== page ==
Tuesday, 11 August 2020

Swann Morton Retractaway Review


I've loved Swann Morton for years ever since using the old school burnt orange model makers blade holders they made for many years as a kid. I recently came across the "retractaway" blade holder in a makerspace toolbox and was immediately impressed with how it felt in hand and secure the retracting mechanism was. So I ordered one and have had it for a couple of weeks. It's a pleasure to use and after years of scalpel holders in toolboxes that may or may not retain their cap/cover its nice to know this is safe when chucked in a box. 

Not much to say technically apart from its only designed to be used with a small range of blades. 10, 10a and as luck would have it 11 and 15, the latter of which is my favourite and is the fitted blade in the image. It has 3 idents on the retracting mechanism, closed, half open (the working position) and fully open (the position for swapping blades). Retention is great albeit with a slight bit of side play in the blade assembly. In usage though this rarely causes any problems and it's capable of very fine work.  

Wednesday, 29 July 2020

FreeCAD Laser Cutting Addon Workbench

Just uploaded my latest video tinkering with FreeCAD in which I explore how to install add on workbenches and we install the Laser Cutting Interlocking workbench and take it for a spin using the automated tools for adding interlocking tabs and holes to our models and how to automatically lay out 3d assemblies into 3d parts for export to an SVG.

Tuesday, 21 July 2020

Inkscape SVG to FreeCAD

On a bit of a roll with videos this week! After I put up the video about the longworth chuck mechanism as a robot gripper, a follower on twitter enquired about how I had approached importing an Inkscape SVG file into FreeCAD (which I had done due to laziness as I didn't want to totally redraw the longworth mechanism)! Seeing as he asked nicely I did this little walk-through. As I mention in the video, its a useful fix but its definitely preferable to only use this when needed as directly working in FreeCAD using sketches is more dependable. Hope it's useful. If it is do feel free to show your support via my ko-fi page here!

Monday, 20 July 2020

Longworth Robot Gripper

Devout long term readers of this blog may remember my longworth chuck design and build which got re-hashed relatively recently into a dividing tool (as seen in Hackspace magazine issue 29 article on dividing which also has links to the project files on thingiverse). I've been interested in its application as a robotic arm gripper for a while and decided to prototype a servo driven one which might be able to be mounted on the opensource Modular Tracked Vehicle (MTV) robot as featured again with all the design files linked in hackspace magazine issue 32.

I'm pretty pleased with this first pass prototype (as usual with heaps of hot glue etc) and I'm going to continue to develop and refine it a little as I think it could be quite a fun gripper type for people interested in robot challenges etc to think about using. Check out the video above to see it in action and feel free to subscribe to the Youtube channel.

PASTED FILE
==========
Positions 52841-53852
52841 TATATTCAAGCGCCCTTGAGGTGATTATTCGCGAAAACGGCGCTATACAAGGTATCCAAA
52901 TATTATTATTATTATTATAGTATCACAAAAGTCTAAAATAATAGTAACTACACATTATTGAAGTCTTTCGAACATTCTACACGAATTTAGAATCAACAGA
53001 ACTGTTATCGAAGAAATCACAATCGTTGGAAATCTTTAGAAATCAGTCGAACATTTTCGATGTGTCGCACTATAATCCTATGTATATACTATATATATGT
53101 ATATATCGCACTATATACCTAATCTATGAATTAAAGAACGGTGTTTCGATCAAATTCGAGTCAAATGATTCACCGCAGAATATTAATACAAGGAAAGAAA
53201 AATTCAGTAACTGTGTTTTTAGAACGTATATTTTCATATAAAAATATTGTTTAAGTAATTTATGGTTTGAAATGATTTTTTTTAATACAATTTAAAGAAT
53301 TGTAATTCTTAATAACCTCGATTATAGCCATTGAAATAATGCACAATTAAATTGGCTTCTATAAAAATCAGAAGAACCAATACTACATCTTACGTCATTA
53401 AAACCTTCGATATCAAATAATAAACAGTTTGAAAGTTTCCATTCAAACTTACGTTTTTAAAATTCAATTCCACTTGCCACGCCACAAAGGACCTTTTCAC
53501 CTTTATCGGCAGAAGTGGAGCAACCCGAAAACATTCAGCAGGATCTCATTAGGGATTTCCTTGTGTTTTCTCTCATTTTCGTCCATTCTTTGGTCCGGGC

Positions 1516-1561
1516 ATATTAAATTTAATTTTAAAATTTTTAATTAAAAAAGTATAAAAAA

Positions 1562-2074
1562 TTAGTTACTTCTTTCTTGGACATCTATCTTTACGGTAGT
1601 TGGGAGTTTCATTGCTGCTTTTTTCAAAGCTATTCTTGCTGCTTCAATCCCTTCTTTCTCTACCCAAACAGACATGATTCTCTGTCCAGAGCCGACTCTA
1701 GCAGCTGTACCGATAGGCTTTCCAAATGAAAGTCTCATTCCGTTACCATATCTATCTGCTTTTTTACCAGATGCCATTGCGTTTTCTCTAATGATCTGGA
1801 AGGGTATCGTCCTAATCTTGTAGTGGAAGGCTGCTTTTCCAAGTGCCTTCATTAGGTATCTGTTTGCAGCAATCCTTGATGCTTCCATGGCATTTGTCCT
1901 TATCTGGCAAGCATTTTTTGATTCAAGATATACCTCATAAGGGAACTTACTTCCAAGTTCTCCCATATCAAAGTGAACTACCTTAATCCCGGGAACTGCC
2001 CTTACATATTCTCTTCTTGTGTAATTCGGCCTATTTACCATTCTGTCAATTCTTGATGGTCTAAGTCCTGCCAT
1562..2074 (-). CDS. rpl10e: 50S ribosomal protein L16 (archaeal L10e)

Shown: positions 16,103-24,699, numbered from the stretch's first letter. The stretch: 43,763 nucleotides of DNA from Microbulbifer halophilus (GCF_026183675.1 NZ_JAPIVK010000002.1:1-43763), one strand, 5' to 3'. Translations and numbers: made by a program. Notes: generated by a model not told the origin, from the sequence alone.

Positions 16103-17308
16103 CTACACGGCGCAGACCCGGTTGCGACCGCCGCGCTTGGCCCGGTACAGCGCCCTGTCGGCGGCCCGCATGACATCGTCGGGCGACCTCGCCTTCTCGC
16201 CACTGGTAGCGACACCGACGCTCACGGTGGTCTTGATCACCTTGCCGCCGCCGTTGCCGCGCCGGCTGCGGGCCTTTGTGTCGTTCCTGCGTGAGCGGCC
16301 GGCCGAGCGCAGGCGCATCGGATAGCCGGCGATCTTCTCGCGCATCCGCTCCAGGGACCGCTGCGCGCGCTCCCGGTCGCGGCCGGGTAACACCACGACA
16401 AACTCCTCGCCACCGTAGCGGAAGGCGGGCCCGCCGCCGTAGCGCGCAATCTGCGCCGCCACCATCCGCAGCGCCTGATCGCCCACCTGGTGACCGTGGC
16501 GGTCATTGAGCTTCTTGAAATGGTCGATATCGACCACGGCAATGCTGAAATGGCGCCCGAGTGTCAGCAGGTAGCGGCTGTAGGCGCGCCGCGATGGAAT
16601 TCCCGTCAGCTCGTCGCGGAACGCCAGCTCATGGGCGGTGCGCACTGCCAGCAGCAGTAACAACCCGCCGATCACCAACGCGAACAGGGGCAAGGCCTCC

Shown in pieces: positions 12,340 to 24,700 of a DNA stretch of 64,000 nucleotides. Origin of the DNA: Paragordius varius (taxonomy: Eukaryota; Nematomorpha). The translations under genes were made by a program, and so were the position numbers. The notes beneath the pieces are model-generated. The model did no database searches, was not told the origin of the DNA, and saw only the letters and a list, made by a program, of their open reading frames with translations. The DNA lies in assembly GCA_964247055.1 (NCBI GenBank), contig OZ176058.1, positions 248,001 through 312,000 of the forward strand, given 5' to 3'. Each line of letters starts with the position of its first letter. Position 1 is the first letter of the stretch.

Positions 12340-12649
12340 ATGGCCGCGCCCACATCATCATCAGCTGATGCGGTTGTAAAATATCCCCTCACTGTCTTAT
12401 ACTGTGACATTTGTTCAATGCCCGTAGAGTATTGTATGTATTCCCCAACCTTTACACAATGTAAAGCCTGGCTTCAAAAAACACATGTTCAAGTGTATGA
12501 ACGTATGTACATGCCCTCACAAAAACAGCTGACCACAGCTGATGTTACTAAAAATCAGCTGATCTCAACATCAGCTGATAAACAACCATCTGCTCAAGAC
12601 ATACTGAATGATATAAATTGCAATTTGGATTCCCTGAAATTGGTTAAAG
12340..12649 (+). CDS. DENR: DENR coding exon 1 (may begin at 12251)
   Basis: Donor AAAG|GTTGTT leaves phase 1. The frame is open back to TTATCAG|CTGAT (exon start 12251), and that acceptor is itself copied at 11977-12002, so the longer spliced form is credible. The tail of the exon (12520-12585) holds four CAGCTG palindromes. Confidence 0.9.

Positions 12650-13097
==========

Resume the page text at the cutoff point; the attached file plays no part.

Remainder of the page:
Friday, 17 July 2020

3d Print Welding and Fibreglass

New little video I've edited today chatting about some 3d printing techniques, welding parts with a 3d printing pen and also embedding fibreglass into prints to make very stiff components.

Sunday, 12 July 2020

FreeCAD video part 2

I've really enjoyed making these videos for the Ffiws project from Arloesi Gwynedd Wledig and its been a welcome opportunity during lockdown! Building on Part 1 we move to the part design workbench and build a part using the "body" concept, mapping sketches to faces and using tools like the pocket tool and hole tool to create a nice model. The model is a part of the larger MTV robot project I built and wrote about in Hackspace Magazine.

Friday, 26 June 2020

Printing Pinion Gears for the mini lathe.

I managed to strip one of the pinion gears on the mini lathe a while ago and I was surprised that I couldn't find a 3D model of them to print, particularly as I'd seen a lot of gear wheel sets for the mini lathe on thingiverse and elsewhere (I think this is an indicator that perhaps other people aren't as idiotic as me and don't strip their pinion gears)!

 Today I set about sorting it with some 3d printed replacements. I used the involute gear tools in the "Part Design" workbench of FreeCAD which I am using more and more as my go to CAD environment. It's a pretty easy tool to use so long as you know the "module" of your gear which can be worked out as it is the pitch circle diameter divided by the number of teeth. Counting up the teeth on the old stripped gears showed they were a 25 tooth and a 20 tooth and the overall diameter was close enough to make me feel that the pitch diameter was going to be the number of teeth in mm giving a module of 1. I'd read online that the mini lathe gears all ran at 20 degree pressure angle. A quick bit of calliper work on the hole diameter and we were ready to CAD!

The results are great, printed in PLA at 35% infill I've been running the gearbox for a couple of hours and all seems well. I've printed up a few spares and chucked them in the box of gears. As I couldn't find this set of gears online anywhere I've put it up on thingiverse as a project so hopefully it's of use to others. You can find the files and the print settings here.